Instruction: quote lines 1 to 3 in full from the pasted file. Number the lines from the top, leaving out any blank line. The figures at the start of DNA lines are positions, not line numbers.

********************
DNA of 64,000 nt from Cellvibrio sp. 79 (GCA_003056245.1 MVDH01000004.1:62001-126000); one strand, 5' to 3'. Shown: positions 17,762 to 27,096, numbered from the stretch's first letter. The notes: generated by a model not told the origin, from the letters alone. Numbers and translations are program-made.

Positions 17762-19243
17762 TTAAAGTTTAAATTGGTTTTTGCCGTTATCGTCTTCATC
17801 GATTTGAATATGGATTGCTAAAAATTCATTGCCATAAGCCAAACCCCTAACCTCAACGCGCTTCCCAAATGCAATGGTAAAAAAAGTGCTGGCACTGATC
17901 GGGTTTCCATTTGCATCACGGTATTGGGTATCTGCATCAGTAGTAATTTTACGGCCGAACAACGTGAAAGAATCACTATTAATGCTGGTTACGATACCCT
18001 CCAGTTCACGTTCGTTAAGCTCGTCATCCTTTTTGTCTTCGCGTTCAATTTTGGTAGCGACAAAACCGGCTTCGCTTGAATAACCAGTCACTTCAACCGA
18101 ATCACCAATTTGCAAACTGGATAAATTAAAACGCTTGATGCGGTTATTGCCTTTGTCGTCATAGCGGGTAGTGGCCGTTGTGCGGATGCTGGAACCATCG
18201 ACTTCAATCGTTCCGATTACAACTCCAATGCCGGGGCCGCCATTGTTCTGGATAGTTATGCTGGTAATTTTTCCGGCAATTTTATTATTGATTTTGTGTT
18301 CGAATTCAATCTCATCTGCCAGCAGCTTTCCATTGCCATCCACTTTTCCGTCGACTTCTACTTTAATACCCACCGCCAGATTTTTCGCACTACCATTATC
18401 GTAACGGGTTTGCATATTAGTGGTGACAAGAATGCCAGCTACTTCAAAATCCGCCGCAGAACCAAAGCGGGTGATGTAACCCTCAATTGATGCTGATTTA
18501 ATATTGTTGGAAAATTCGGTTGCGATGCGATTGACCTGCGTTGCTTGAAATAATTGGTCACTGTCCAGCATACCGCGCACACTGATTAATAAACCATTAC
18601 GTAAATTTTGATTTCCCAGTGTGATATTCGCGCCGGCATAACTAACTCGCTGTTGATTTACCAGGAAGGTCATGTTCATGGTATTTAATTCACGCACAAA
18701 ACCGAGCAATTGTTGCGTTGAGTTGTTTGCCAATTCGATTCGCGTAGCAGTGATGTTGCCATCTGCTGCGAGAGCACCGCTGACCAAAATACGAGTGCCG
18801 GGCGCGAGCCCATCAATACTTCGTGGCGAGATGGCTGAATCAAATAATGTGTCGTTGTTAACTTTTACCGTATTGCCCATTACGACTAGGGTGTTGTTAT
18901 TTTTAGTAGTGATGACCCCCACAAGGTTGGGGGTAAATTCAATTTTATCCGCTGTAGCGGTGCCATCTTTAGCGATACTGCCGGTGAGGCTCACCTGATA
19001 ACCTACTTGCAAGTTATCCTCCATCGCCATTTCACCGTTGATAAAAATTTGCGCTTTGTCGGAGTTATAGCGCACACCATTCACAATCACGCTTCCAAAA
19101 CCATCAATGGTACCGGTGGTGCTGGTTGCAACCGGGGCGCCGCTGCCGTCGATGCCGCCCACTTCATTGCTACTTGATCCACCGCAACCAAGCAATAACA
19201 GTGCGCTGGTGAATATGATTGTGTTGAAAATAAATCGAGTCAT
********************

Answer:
DNA of 64,000 nt from Cellvibrio sp. 79 (GCA_003056245.1 MVDH01000004.1:62001-126000); one strand, 5' to 3'. Shown: positions 17,762 to 27,096, numbered from the stretch's first letter. The notes: generated by a model not told the origin, from the letters alone. Numbers and translations are program-made.

Positions 17762-19243
17762 TTAAAGTTTAAATTGGTTTTTGCCGTTATCGTCTTCATC